BUFFALO – By late Saturday morning, as the seven-round NHL Draft crept toward the end, East Aurora’s Austin Osmanski and his 50 or 60 supporters started getting nervous.
At one point, Osmanski, 18, joked to his father, Kevin, who was sitting beside him, they should leave. But deep down, the defenseman was really worried he wouldn’t be selected by anyone, let alone the hometown Sabres.
Osmanski responded to his aunt’s attempt to lighten the mood with a blank stare. When the final round started, Osmanski’s knee began shaking badly, said his mother, Jayne, who was also beside him.
Thoughts, meanwhile, raced through her head. She looked at her husband and wondered if it was a bad idea they had come the First Niagara Center. She started thinking about positive words to tell her son so he could leave the rink “with his head still hung high.”
“You’re at a loss for words,” Jayne Osmanski said. “I was starting to think, ‘What am I going to do here?’”
Luckily, she never needed to give a pep talk.
The Sabres had two final selections – picks 189 and 190 – in the seventh round. Austin Omanski closed his eyes for the first announcement. When Jayne Osmanski, heard “Mississauga,” his junior team, she shrieked.
Still, other players from the Ontario Hockey League team were available.
“When they said ‘Buffalo native,’ everyone went nuts,” Jayne Osmanski said.
Austin Osmanski’s grandfather had tears in his eyes. His grandson held back his tears, partly because none of the other draft picks cried.
Ten minutes later, sporting a blue Sabres jersey and a hat, Osmanski couldn’t stop smiling.
“I wish I could tell you what it feels like right now,” he said to the swarm of reporters and cameras. “Being here growing up, now wearing the jersey, it’s something I can never even think of.”
Osmanski wasn’t worried about where he was selected.
“I just wanted to be somewhere, be happy,” he said. “Obviously, Buffalo was a dream come true.”
When the Sabres drafted local players Justin Bailey and Sean Malone in 2013, Osmanski tweeted, with his name included, that “one day Buffalo is just going to have a team filled with Buffalo natives.”
Some friends reminded him of the tweet Saturday, and he scrolled back three years and found it. The words are now pinned at the top of his profile.
“I think my friends thought I was being stupid,” he said.
The Sabres are very familiar with Osmanski. He’s friends with general manager Tim Murray’s son, Jared. The two lift weights together at HarborCenter.
“I don’t know if that has anything to do with this or not,” Osmanski said.
Murray said Osmanski wasn’t picked because he’s a local player.
“He does play major junior hockey,” he said.
The 6-foot-3, 196-pound Omanski compiled two goals, 10 points, 53 penalty minutes and a plus-19 rating in 65 games with the Mississauga Steelheads as a rookie in 2015-16.
Osmanski possesses a penchant for hitting but likes to go unnoticed by doing “stuff that people don’t want to do,” he said.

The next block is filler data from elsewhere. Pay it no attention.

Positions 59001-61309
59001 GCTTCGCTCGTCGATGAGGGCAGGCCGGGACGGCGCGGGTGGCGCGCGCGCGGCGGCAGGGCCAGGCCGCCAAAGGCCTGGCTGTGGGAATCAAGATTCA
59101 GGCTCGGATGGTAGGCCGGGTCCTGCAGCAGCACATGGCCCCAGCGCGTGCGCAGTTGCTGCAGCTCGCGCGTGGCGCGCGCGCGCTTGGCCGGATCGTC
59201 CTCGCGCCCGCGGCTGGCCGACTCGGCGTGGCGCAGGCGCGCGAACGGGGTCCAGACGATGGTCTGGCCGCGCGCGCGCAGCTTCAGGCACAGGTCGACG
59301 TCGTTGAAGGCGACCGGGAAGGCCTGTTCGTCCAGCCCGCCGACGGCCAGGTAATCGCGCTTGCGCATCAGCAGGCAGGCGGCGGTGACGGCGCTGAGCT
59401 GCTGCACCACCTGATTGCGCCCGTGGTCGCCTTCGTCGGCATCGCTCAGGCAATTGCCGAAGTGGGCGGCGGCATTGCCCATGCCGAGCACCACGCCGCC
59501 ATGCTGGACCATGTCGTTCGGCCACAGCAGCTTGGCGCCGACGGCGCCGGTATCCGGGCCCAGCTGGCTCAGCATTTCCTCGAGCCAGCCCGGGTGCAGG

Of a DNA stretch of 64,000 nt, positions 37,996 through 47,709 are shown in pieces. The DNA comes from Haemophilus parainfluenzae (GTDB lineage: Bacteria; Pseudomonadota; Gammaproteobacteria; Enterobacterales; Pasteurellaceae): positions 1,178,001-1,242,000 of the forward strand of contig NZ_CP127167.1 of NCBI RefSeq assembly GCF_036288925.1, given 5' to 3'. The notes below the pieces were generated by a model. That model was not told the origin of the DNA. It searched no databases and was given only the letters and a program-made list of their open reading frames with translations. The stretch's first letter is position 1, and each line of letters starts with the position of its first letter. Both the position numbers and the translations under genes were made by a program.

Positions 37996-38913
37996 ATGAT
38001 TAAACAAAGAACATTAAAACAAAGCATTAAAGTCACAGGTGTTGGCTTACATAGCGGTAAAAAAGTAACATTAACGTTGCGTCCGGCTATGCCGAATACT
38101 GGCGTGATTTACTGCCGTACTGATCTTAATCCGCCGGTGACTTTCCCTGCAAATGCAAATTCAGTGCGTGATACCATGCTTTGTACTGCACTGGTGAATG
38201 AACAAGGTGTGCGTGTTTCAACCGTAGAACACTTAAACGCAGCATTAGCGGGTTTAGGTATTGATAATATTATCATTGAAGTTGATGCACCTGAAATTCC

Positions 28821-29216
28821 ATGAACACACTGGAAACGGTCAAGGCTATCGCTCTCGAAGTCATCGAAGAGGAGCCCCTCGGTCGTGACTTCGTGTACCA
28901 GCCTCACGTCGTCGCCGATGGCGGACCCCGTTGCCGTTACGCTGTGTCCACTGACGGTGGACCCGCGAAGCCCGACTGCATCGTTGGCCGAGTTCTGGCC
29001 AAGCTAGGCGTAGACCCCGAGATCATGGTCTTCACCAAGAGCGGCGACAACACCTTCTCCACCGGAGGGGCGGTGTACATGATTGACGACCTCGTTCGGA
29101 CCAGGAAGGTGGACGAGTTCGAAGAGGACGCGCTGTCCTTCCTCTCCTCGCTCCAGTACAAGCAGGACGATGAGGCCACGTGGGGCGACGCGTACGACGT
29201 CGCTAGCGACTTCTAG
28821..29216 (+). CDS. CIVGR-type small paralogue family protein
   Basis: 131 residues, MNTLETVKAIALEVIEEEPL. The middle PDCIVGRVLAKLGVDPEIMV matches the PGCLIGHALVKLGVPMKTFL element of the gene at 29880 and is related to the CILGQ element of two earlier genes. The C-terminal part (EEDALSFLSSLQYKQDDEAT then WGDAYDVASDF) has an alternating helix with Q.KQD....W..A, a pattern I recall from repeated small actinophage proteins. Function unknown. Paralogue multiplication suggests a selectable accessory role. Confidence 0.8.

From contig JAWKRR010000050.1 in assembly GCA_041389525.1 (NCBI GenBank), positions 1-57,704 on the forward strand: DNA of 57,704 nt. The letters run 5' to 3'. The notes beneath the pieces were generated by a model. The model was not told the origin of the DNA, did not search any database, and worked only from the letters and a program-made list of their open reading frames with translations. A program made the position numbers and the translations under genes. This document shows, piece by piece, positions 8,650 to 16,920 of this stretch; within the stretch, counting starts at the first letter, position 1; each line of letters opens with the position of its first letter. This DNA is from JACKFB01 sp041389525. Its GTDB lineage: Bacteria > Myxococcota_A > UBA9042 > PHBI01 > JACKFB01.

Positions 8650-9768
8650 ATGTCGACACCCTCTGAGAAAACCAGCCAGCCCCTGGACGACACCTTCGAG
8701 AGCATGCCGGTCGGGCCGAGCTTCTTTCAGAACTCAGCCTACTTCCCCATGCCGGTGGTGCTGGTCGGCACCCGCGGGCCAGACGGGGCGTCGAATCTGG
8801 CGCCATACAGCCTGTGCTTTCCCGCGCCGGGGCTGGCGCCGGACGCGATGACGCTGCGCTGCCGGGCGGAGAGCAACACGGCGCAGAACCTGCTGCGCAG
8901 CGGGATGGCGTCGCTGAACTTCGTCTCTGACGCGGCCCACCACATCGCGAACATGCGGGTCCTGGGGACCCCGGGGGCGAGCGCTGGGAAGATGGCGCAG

“I like to be a guy that’s obnoxious and remind you that I’m there,” Osmanski said. “But off the ice, I’m kind of just a low-key kind of guy.”
He added: “I think if you can (tick) off the other team, there’s nothing better than that.”
If Osmanski wants to make it to the NHL someday, he knows he must improve his skating.
“If I can figure out the skating part, I think I’ll be in pretty good shape,” he said.
Osmanski’s job now, he said, “is to be a sleeper pick.”
“Growing up, I’ve kind of been that guy that kind of sits under the covers and eventually finds his way to the top,” he said.
Osmanski’s close friends and Mississauga teammates with Buffalo’s top pick, Alexander Nylander, the talented winger they selected eighth overall.
Nylander often stops over Osmanski’s billet family’s house for lunch after school. Before the draft, the Swede texted Osmanski and told him he wanted Buffalo to pick both of them.
“Great guy,” Osmanski said. “He’s probably one of the goofiest guys you’ll ever meet. … Obviously, (he’s) an exceptional player. I look forward to hopefully meeting up with him again in a few years in a Sabres sweater.”
Coach Dan Bylsma on the Sabres acquiring Harvard winger Jimmy Vesey’s rights last week for a third-round pick: “You salivate a little bit with the possibility of adding a top-six winger to your team.”
Murray said he spoke to Vesey on Friday and plans to talk to him again next week. The Sabres can’t sign the Hobey Baker Award winner until July 1. They have his rights until Aug. 15.
Nylander, 18, is eligible to play in the AHL with the Rochester Americans next season because he was loaned from his Swedish club to the OHL. Under normal circumstances, teenage players from the Canadian Hockey League can’t play in the minors.
He could also play in Sweden, meaning Sabres have four options – NHL, OHL AHL and Europe – for him in 2016-17.
— Austin Osmanski (@aosmanski36) July 1, 2013